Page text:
THE THEATRE

The Dramatic Club is facing a trial of strength in the production of "Napoleon Intrudes" next week. Upon the success or failure of this new play may well depend the continued existence of the Club itself. If the Dramatic Club can prove itself financially and artistically it will have gained a new lease on life and will have re-established itself upon a solid basis. At the present time everything favors success.

The Club now has the advantage of an adequate theatre; it is producing for the first time in this country the play of a well-known German playwright, and the production has secured the interest and support of the professional theatre. Under these favorable conditions the Dramatic Club must stand for criticism wholly on the basis of its own merit, having no alibis to put forward should the play be a failure.

The failure of the Cambridge School of the Drama has left the Dramatic Club alone in the field and its continuation is necessary if Harvard is to have any means of dramatic expression. Every university should have an experimental theatre where academic ideals and knowledge can have practical expression. The Fine Arts Department already has recognized the principle that practice gives meaning to theory. This principle should be extended to the other arts. The great centers of the drama tradition have not been the classrooms, but the theatres.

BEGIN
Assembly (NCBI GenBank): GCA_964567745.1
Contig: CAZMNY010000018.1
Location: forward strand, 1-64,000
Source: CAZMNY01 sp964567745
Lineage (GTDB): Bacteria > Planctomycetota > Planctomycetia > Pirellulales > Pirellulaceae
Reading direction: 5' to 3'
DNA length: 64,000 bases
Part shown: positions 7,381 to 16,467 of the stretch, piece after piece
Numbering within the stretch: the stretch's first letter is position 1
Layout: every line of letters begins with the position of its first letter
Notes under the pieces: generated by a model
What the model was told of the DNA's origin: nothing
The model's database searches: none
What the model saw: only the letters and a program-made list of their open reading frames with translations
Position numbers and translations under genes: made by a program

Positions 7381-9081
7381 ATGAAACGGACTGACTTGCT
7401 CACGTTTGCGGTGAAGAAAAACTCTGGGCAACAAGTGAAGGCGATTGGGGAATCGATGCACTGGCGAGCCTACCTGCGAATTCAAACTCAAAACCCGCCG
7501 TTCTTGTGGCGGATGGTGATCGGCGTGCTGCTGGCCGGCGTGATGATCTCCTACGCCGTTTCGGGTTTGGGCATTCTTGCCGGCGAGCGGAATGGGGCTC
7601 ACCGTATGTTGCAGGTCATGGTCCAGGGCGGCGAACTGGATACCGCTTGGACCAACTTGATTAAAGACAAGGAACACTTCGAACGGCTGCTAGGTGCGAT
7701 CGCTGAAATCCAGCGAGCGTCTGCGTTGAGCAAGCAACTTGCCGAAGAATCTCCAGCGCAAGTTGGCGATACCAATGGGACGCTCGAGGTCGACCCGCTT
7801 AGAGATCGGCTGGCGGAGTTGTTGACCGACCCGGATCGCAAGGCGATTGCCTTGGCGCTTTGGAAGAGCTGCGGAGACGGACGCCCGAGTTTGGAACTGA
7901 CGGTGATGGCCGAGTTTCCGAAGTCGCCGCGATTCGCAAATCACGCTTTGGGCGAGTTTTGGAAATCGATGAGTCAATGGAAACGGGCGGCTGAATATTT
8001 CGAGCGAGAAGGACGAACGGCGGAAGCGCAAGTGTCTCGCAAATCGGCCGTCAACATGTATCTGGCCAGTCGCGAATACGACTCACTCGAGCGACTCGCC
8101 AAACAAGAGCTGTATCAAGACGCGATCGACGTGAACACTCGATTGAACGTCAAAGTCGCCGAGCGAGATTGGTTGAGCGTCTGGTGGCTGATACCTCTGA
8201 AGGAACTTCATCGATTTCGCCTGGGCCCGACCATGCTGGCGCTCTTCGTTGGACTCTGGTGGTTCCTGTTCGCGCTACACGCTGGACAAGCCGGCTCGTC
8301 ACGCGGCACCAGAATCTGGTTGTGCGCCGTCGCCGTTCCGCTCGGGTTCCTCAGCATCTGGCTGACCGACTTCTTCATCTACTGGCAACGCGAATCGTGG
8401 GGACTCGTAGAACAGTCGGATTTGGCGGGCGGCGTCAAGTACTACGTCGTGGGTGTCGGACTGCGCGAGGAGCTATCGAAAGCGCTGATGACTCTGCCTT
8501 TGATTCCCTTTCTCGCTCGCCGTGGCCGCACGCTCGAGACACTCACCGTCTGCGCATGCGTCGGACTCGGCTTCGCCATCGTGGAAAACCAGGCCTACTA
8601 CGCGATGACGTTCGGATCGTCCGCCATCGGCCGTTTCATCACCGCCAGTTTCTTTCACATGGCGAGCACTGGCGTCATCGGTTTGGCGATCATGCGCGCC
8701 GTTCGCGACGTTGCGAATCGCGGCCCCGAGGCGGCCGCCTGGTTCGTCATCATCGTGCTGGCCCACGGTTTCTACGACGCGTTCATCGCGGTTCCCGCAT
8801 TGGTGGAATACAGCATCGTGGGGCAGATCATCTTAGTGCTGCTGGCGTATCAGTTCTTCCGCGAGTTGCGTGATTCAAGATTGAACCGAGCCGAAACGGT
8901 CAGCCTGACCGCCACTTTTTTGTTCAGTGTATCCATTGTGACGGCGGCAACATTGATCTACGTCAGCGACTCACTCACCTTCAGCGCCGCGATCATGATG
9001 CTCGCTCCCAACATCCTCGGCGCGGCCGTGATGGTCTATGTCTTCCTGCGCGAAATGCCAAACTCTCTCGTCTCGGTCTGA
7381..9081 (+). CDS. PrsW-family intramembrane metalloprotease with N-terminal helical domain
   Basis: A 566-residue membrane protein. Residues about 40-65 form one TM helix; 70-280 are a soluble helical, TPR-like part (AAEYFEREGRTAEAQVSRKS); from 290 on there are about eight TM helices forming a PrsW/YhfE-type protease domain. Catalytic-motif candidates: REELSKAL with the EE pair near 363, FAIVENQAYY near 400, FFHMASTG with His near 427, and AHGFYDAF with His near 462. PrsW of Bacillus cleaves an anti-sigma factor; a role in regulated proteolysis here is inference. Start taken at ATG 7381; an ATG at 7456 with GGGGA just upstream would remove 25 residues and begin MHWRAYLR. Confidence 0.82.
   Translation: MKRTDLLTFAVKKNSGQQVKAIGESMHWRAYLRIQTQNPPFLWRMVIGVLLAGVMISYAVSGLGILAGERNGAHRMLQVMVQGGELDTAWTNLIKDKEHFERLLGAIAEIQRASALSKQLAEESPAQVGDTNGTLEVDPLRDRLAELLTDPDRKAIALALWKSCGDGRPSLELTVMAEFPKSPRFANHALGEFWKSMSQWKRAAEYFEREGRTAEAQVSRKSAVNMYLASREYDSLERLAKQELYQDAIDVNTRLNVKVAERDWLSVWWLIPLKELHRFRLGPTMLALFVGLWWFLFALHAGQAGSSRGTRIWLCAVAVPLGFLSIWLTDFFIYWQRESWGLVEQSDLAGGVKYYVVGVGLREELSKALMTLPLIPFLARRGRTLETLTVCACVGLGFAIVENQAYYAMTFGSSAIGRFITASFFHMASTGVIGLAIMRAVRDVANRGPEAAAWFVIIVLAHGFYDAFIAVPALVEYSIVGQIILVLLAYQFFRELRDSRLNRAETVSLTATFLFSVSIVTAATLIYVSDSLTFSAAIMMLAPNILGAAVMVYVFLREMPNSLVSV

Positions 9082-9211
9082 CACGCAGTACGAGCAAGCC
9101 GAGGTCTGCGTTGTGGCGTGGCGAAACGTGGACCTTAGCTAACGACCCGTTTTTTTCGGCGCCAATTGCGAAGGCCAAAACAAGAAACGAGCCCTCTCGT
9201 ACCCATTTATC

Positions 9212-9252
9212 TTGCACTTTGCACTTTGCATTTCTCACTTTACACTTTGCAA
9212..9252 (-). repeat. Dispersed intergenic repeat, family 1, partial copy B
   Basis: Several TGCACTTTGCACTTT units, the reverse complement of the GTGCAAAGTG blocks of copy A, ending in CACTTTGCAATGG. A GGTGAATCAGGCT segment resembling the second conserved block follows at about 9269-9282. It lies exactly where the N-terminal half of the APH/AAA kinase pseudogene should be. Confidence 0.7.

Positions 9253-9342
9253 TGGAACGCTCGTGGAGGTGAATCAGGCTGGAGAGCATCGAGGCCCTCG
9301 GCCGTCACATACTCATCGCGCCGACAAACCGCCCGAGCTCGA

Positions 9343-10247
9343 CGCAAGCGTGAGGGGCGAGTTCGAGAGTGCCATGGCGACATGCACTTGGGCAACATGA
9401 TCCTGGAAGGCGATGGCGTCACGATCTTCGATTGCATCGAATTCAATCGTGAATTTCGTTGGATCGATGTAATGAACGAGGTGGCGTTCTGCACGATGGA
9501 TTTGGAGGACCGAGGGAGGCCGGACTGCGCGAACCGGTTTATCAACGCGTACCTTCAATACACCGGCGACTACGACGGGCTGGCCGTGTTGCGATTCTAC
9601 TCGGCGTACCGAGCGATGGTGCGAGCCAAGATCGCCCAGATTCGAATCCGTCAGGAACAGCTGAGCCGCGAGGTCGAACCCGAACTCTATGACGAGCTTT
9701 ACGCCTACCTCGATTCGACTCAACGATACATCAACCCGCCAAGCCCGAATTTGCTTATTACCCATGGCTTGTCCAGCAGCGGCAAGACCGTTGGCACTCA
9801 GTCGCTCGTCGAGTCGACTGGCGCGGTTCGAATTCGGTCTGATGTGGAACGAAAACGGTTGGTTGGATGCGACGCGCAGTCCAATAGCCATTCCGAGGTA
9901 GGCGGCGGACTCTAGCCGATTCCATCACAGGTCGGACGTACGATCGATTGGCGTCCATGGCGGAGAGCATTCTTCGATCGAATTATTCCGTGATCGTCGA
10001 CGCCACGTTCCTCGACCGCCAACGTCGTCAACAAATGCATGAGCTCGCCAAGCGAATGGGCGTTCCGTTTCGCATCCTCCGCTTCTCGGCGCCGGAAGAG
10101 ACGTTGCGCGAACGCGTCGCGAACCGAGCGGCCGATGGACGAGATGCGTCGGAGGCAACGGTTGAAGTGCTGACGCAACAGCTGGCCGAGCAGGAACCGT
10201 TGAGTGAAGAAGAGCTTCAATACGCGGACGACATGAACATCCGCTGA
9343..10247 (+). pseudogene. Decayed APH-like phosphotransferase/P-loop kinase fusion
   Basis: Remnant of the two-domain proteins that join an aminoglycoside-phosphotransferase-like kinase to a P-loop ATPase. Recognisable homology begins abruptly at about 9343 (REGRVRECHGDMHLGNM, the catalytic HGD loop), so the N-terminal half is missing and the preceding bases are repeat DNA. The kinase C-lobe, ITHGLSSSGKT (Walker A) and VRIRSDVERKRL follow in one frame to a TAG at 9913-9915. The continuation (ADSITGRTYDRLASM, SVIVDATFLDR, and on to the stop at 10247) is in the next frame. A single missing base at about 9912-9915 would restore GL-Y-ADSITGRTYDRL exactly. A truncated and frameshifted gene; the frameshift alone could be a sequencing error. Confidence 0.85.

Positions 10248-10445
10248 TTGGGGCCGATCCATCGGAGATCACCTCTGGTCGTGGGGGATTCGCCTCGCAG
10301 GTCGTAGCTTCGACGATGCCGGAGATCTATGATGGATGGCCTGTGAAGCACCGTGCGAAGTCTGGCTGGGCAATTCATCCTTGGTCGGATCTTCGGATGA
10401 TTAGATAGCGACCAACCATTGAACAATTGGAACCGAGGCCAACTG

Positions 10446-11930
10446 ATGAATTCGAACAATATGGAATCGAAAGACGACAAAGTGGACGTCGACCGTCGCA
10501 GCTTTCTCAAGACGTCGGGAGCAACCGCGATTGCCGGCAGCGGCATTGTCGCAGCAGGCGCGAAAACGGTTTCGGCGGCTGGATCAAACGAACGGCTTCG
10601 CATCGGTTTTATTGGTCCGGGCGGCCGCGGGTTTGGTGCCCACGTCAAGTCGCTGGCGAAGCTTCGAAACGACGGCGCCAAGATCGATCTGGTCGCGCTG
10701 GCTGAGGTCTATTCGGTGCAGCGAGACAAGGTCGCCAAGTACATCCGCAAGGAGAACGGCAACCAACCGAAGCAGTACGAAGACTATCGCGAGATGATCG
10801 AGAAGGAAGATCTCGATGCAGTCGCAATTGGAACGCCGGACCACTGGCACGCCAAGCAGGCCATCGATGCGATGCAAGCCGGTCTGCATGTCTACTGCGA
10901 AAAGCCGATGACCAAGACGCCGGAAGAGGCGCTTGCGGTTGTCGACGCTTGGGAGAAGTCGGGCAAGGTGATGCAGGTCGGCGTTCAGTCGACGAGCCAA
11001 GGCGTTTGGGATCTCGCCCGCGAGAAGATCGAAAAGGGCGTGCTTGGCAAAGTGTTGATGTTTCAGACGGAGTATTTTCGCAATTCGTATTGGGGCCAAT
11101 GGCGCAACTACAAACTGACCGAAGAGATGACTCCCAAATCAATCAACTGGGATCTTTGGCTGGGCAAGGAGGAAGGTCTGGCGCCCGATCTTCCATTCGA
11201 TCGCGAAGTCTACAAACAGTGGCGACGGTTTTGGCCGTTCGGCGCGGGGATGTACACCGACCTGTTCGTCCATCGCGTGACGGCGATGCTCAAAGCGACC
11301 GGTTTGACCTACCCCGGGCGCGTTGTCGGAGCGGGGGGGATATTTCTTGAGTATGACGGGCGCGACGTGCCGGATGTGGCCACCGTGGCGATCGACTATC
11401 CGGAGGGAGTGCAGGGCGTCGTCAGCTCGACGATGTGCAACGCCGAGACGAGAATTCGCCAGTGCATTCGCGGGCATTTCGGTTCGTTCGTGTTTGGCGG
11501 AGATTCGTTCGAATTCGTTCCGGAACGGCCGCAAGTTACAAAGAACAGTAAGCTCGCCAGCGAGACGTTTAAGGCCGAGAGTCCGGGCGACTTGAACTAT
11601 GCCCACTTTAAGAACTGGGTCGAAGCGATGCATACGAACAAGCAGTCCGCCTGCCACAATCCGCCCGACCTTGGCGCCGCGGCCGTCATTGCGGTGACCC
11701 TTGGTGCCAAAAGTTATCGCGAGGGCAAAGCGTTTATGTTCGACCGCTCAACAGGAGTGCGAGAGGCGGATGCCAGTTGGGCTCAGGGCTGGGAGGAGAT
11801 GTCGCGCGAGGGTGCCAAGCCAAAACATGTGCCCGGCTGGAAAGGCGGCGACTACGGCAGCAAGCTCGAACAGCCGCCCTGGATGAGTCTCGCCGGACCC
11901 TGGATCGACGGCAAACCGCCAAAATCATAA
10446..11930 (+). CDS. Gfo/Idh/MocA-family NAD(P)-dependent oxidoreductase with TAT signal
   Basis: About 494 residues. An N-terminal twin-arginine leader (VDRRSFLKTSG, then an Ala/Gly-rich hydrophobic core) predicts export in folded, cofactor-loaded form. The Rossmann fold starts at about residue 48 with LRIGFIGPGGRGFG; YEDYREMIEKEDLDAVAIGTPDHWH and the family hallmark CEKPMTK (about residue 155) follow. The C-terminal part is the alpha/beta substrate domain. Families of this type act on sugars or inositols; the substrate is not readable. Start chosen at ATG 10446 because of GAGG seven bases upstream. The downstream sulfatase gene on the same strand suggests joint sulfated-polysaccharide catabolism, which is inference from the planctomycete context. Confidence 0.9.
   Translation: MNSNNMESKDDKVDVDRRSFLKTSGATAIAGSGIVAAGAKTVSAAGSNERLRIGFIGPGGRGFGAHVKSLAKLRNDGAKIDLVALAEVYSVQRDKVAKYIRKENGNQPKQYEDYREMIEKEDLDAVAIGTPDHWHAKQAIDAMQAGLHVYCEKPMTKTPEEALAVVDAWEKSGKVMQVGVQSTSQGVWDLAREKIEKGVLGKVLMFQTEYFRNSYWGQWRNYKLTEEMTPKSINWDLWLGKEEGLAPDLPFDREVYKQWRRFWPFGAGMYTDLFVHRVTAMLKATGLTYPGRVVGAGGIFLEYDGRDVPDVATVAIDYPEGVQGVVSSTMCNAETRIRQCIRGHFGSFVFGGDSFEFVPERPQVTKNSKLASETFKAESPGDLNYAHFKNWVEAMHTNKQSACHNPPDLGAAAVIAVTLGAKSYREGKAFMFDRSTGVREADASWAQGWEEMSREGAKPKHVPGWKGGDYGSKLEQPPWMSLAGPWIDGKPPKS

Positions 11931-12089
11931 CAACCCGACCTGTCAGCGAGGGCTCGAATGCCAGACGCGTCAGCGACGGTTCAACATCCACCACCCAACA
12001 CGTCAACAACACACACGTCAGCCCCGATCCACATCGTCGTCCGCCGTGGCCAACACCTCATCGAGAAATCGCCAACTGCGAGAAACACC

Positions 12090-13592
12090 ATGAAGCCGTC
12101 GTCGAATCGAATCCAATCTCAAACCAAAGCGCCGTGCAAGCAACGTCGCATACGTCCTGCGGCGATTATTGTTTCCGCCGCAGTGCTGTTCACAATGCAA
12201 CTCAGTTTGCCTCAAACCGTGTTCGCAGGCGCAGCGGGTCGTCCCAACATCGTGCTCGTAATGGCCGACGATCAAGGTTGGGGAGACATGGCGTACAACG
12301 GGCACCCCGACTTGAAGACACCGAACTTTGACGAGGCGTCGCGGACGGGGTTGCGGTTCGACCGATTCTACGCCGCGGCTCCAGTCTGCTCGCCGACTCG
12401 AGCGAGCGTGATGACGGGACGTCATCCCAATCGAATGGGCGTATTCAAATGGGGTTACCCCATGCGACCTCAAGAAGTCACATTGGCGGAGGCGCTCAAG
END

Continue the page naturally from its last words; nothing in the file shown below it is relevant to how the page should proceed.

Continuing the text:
Harvard needs a theatre, not dependent on the box office, where dramatic art can be studied first hand and as a whole. This theatre should not be limited to the production of new plays or to those oddities which have been outside the scope of Broadway. In this new theatre the great plays of every age, the Greek tragedies, the French classics, the Elizabethan drama, should find modern expression.

The ideal of such a theatre would not be vocational, although the training of actors and actresses might result. Its aim would be twofold: to teach the art of the theatre and to give men personal experiences of the greatest dramatic literature. It is too often forgotten that the theatre is in itself an art similar to that of painting or music and it is also forgotten that real education is a process of inner experience. The theatre is the natural field of dramatic experience.

There is no reason why concentration in the theatre could not be offered within the general field of English for such a study of the traditional drama as one of the greatest of the humanities would be real and powerful education. The Dramatic Club is far from this ideal at the present time. But there is no reason why it should not serve as the nucleus for such a group. If it can prove itself in "Napoleon Intrudes" it might well come to fill the position vacated by the Cambridge School of the Drama and eventually it might become such a real channel of education as has been described.